Just three days after the Governor announced his plan for the future of Vermont mental health, there was sadness, anger, frustration and fear in the VFW Hall yesterday, as a large group of Vermont State Hospital caregivers met with State officials, including Secretary of the Administration Spaulding, to learn more about what will happen to the patients in their care and what will happen to their job. Unfortunately, the employees left the Hall with little more knowledge then they entered with.
Following official meeting, VSEA President and Director meet directly with VSH employees to talk strategy and campaign development! Coming soon!
Department of Mental Health Commissioner Christine Oliver called an all-employee meeting on 12/16 for workers at the Vermont State Hospital. The meeting at the VFW Hall in Montpelier was well attended, and employees said more of their co-workers wanted to come but they are working in every corner of Vermont, en route to their temporary placements (some whose commute is now Waterbury to Brattleboro), or at home spending some much-needed time with their families after spending days living out of hotels or group housing to defray travel costs (and prevent an accident from driving while exhausted).
Because the meeting came fresh on the heels of the Shumlin Administration’s announced plan for the foreseeable future for the services formerly provided exclusively by caregivers at the Vermont State Hospital, employees (and, frankly VSEA) were nervous about what news Oliver and Secretary of the Administration Jeb Spaulding were about to deliver on the future of the patients in their care and the future of their jobs.
With respect to patient care, employees gave Spaulding and Oliver an earful, saying that:
1) Vermont was preparing to throw away a century-plus commitment to Vermont’s most vulnerable that the State would protect them. Now, employees fear, the patients in their care are being turned over to private hospitals more concerned with profit and not providing the level of care found–and taught–at the VSH;
2) Vermont was about to commit what can only be described as a "travesty";
3) VSH employees currently working in some of the private hospitals being considered in Shumlin’s plan are witnessing a level of care that is not anywhere near what is provided at the VSH. In addition, in some cases, the private hospital staff is not trained in the same techniques VSH staff employ to bring calm to chaos, leading to the use of "hospital security," which, according to some VSH employees, can sometimes be "abusive"; and
4) This should not be a debate about money. The debate should be about what is best for these vulnerable Vermonters.
One very small meeting upside was that neither Oliver nor Spaulding delivered the jobs death knell…at least not yet.
Spaulding spent part of the meeting laying out the Administration’s plan, explaining that nothing being proposed is final until the Legislature fully examines the Governor’s plan and gives it a thumbs up or down, tweaks it, whatever (for some reason, Spaulding then felt compelled to chide the group that the Legislature "doesn’t usually make many changes to the Governor’s plan"). He also told the crowd that the State had not entered into any contracts with any private hospitals or other health care facilities and would not do so until the plan had gone to the Legislature for its blessing. That comment was in response to an employee’s question about VSEA’s request that the State adhere to the mandates of the state’s privatization statute. Spaulding also said the State was limited to building nothing more than a 16-bed hospital because federal requirements stipulate that federal money only be provided to mental health facilities with 16 beds or less. Several employees took exception to Spaulding’s interpretation, one citing the recent building of a new 240-bed mental health facility in Massachusetts. in response, Spaulding issued several challenges to the crowd to "bring me the information if you can prove otherwise." One employee, responded "I’ll bring it to your office."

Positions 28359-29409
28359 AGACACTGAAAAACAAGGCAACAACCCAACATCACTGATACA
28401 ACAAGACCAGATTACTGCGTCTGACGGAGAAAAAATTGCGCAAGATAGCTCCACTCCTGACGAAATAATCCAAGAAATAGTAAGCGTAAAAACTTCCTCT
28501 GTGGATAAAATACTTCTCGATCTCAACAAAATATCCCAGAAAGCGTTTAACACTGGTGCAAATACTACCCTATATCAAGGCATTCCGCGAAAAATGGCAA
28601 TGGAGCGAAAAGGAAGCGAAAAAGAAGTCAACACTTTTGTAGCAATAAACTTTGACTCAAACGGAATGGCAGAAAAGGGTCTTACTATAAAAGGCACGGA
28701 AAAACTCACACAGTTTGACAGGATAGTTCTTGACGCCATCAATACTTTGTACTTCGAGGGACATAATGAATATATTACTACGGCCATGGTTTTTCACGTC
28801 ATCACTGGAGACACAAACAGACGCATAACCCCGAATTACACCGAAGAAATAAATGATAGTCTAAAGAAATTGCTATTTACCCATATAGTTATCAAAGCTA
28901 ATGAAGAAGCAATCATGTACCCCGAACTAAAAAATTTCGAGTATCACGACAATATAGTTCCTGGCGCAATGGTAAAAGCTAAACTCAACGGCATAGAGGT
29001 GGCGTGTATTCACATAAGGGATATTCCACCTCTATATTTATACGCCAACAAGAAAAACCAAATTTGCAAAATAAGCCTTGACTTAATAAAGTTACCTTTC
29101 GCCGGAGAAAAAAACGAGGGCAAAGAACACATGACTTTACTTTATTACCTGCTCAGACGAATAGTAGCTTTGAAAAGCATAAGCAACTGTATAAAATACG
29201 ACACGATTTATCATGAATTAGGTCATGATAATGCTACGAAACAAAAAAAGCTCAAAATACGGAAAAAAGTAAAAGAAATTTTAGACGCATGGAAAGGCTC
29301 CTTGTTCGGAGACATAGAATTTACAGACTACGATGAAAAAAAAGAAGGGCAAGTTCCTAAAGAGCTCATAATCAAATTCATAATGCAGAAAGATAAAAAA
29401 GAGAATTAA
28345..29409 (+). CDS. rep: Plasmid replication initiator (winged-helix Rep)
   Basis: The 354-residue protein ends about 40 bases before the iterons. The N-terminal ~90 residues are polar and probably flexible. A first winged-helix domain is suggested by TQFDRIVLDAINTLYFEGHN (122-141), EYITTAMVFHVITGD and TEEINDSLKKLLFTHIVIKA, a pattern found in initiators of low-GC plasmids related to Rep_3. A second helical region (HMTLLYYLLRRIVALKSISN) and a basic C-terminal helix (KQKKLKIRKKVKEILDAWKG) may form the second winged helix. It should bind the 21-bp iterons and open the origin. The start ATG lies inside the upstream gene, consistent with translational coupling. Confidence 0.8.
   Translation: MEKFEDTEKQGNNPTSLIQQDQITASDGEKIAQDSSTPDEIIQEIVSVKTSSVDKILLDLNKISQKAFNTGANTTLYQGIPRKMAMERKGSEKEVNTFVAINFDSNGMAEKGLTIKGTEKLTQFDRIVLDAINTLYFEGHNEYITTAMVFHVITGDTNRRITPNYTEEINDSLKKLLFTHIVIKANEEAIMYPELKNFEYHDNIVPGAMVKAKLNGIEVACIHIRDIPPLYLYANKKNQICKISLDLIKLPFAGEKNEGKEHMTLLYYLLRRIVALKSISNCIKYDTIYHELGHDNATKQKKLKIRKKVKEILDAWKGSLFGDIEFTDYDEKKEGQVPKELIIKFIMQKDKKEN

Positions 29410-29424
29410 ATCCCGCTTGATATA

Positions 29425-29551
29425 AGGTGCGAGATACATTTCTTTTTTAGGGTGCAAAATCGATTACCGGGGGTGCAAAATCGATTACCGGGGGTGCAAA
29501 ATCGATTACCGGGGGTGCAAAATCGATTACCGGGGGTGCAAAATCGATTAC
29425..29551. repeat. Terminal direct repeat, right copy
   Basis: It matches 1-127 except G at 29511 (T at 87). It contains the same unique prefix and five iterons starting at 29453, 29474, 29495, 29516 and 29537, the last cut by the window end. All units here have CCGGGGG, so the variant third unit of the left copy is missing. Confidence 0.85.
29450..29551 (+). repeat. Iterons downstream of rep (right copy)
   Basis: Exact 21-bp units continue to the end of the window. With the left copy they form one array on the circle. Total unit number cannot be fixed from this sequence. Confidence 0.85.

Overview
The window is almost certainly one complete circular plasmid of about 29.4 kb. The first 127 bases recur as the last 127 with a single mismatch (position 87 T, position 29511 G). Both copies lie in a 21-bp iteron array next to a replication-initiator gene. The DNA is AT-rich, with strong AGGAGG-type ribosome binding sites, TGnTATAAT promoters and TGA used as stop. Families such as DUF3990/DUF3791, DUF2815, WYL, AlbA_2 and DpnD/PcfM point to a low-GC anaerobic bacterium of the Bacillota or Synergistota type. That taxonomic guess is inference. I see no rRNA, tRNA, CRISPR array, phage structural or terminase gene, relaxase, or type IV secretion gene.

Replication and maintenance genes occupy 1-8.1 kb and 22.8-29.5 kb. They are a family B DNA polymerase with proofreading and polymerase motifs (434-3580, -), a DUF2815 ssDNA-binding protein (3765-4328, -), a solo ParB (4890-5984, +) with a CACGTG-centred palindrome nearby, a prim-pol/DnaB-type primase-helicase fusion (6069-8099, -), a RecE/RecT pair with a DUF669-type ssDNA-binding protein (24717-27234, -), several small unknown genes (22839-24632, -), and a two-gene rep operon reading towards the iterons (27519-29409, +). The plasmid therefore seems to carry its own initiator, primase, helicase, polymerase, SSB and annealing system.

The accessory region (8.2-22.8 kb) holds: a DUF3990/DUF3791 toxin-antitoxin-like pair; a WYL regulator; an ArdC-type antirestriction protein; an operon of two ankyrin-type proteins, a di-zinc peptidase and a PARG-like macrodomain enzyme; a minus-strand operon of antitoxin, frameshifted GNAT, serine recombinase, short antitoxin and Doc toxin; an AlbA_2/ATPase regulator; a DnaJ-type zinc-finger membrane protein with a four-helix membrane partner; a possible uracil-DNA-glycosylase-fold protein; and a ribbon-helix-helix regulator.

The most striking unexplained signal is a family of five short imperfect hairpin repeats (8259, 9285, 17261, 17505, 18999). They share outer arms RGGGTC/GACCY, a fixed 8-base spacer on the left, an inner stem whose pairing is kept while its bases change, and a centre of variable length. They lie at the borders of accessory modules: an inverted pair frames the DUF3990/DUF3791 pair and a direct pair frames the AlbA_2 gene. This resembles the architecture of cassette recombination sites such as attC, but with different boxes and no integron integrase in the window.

Finally, the main question on everyone’s mind was asked point blank by an employee "What is our job future?"
Unfortunately, the best Spaulding could offer was an assurance that the Shumlin Administration would "work hard" to try and convince the private hospitals to write into contracts that they would hire some VSH staff. He also repeated often that the Administration was prepared to try and land as many employees as possible in other State positions (earlier in the year, Spaulding referred to the positions that will be made available to displaced/RIF’d VSH employees as "rewarding." We’ll see).
Needless to say, the employees left the 12/16 meeting with little more information then they previously had, but at least Commissioner Oliver and Mr. Spaulding got to hear how passionate these caregivers are about their patients’ future well-being and how concerned they are that Vermont seems prepared to throw a century-plus of caregiving expertise down the drain.
Several employees cried during the meeting, some were angry and others frustrated, but to a person, they were respectful, educated and ready to fight to protect their services.
VSEA VSH Campaign
Following the official meeting, VSEA President John Reese and VSEA Director Mark Mitchell called an informal "union" meeting with the large group of employees who remained. The two announced that the VSEA Board of Trustees had given its full support to a union-wide campaign to save the VSH’s services.
Without getting into too much public detail, the two urged the employees to start working the phones, writing letters and educating friends, neighbors, private-hospital employees and anyone else who will listen about the VSH’s importance to Vermonters. More to come.
VSEA urges EVERY VSEA member to get involved in this campaign!